It was an epidemic within the pandemic, as the Covid-19 lockdowns compounded the problem of domestic abuse.
Charities reported a marked rise in calls from women experiencing physical and emotional abuse, with many trapped at home with partners and unable to access support services.
Underneath all of that was an even less visible problem – an increase in economic abuse.
This is a complex form of abuse that takes many forms, such as restricting someone’s access to money, sabotaging their ability to work or study, building up debt in their name and exploiting their ability to maintain financial resources.
Control, coercion, sabotage and exploitation
Economic abuse often unfolds slowly, beginning with actions that may seem supportive – such as taking care of the financial paperwork – before developing into control, coercion, sabotage and exploitation.
It can be hard to identify and even harder to get out of, with abusers often retaining some form of economic control even after a survivor has managed to escape an abusive situation. And it’s getting worse.
The pandemic’s disproportionate economic impact on women, who were more likely to lose their jobs and to work in sectors affected by prolonged shutdowns, left them even more vulnerable to economic abuse.
Research by Surviving Economic Abuse (SEA) found that many perpetrators of domestic abuse used the pandemic to escalate or introduce economic control.
Its latest study illustrates how economic abuse compounds the risks girls and women face throughout their financial lives, and the life stages at which they are most vulnerable to economic abuse.
The report – The Economic Abuse Threat facing Girls & Women in the UK – 6 Moments That Matter for Financial Services – notes that one in eight UK adults (17% of women) experience economic abuse from a partner or family member in their lifetime.
Report sheds new light on economic abuse
A collaboration between SEA and Jane Portas, creator of the 6 Moments that Matter framework, the report offers recommendations for financial services firms on how to identify and deal with economic abuse scenarios.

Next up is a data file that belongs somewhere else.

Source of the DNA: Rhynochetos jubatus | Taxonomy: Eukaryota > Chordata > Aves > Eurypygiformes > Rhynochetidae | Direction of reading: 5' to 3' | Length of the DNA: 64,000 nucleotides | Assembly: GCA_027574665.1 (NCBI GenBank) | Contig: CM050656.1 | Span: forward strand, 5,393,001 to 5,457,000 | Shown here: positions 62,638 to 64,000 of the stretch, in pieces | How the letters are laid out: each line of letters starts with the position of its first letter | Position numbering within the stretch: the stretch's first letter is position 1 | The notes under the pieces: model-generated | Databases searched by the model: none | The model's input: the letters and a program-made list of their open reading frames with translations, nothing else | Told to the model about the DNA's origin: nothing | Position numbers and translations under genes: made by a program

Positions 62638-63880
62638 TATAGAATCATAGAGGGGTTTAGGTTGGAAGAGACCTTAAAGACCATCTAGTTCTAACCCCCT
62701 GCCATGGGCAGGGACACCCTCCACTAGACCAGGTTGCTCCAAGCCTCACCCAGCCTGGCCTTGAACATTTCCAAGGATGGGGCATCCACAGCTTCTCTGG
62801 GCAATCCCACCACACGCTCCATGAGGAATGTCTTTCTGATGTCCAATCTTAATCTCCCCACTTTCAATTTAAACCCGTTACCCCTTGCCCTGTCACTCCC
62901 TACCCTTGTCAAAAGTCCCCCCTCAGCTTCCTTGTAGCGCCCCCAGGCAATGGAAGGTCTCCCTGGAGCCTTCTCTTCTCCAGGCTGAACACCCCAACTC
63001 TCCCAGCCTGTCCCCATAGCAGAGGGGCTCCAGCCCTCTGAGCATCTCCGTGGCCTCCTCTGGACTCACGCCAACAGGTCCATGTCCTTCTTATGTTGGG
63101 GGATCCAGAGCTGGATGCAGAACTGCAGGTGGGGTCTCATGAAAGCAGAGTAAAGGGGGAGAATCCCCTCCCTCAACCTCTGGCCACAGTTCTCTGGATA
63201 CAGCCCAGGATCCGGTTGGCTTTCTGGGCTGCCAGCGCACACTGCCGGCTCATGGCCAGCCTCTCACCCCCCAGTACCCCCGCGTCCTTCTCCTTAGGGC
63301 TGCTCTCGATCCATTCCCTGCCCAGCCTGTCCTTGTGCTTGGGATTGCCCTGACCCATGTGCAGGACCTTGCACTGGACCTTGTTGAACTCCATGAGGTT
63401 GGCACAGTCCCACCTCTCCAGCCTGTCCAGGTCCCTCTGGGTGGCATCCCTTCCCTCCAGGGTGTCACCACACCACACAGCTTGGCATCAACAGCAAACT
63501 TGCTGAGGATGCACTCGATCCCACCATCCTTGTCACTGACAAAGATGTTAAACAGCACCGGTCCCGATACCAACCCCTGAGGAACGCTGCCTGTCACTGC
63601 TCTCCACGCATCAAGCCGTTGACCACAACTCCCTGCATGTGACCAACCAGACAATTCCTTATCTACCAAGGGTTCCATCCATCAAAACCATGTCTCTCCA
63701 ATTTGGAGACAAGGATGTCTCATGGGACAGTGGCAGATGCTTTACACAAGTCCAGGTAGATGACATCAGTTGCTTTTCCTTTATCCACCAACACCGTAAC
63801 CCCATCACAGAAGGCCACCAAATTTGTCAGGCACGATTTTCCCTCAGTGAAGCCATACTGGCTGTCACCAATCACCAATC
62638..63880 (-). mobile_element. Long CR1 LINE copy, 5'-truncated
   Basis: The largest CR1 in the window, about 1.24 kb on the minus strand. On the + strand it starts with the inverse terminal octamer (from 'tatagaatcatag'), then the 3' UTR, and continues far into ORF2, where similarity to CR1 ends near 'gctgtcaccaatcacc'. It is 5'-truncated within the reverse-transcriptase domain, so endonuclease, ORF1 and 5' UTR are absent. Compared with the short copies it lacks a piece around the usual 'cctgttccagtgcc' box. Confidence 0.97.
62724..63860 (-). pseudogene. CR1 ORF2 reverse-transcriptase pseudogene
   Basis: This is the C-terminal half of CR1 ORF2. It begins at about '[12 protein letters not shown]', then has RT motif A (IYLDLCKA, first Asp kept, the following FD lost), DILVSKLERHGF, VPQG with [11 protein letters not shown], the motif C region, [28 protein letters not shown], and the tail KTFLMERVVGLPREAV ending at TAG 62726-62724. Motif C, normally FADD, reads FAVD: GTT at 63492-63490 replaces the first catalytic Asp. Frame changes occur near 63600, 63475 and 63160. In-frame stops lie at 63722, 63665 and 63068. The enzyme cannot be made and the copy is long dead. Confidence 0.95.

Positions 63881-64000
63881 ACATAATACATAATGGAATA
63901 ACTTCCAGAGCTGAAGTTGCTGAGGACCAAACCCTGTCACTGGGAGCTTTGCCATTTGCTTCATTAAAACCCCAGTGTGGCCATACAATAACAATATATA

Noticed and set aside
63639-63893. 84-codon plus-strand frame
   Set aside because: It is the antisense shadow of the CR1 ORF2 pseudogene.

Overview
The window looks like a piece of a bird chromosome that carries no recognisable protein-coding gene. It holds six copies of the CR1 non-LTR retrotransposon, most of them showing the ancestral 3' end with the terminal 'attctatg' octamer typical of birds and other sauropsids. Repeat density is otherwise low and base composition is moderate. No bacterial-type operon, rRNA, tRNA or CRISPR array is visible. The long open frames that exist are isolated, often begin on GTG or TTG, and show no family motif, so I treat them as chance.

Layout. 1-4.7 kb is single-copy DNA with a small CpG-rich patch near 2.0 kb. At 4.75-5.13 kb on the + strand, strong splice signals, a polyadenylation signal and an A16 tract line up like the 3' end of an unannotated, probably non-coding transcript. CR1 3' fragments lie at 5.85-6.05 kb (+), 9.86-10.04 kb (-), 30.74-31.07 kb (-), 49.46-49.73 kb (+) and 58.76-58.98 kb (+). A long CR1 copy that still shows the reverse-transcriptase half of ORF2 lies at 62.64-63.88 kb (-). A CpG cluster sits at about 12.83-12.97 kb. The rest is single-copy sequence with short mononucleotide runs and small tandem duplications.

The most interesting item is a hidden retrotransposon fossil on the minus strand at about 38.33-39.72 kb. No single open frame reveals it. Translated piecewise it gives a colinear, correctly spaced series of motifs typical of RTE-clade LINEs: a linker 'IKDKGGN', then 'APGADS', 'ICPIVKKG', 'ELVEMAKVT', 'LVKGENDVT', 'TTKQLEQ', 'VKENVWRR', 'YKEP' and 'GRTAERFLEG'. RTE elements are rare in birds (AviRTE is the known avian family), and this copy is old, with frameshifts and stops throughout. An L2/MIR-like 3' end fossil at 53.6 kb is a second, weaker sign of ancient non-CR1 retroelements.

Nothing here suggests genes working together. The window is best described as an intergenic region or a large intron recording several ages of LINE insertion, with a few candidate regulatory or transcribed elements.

The framework was originally designed to identify life stages of potential financial empowerment – such as entering the workforce, motherhood and retirement.
When she interviewed survivors of economic abuse, however, Ms Portas understood that those points of empowerment were also the moments in which women were most vulnerable to economic exploitation and coercion at the hands of abusers.
Financial services firms ‘getting better’ at support
Disentangling someone from an economically abusive relationship can be time-consuming and complicated, especially where there are various financial arrangements, with several different providers.
The good news is that when a customer discloses an economic abuse situation, financial services firms are getting better at supporting them. But the first step – and often the hardest one – is to identify when it’s happening.
If we haven’t experienced it directly, chances are we have friends and/or family members that have.
It’s not easy to see from the outside, but there are signs to look out for, says Ms Portas. For instance, one survivor said her sister had noticed that she had been wearing old clothes all the time, even though she had a decent job and her partner was always well dressed.
Disentangling someone from an economically abusive relationship can be time-consuming and complicated.”
Other red flags include someone frequently being in conflict with a partner over joint finances, references to not being allowed to make certain purchases or decisions and hiding things they’ve bought so their partner doesn’t see them.
If you think you might be in an economically abusive situation, or know someone who might be, it can be hard to know what to do. A good place to start is the SEA website, which includes a guide for friends and family on spotting the signs of economic abuse.
Governments, police regulators and businesses are starting to understand economic abuse and what it means. But this is a job for all of us, and it’s not getting any easier.
Jeff Salway is a financial journalist and a mental health counsellor. He has won several awards for financial journalism and served as a member of the Financial Services Consumer Panel.